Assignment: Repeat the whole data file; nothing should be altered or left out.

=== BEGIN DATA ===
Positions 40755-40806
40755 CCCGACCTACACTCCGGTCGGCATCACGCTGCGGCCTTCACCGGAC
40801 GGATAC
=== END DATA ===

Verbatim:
Positions 40755-40806
40755 CCCGACCTACACTCCGGTCGGCATCACGCTGCGGCCTTCACCGGAC
40801 GGATAC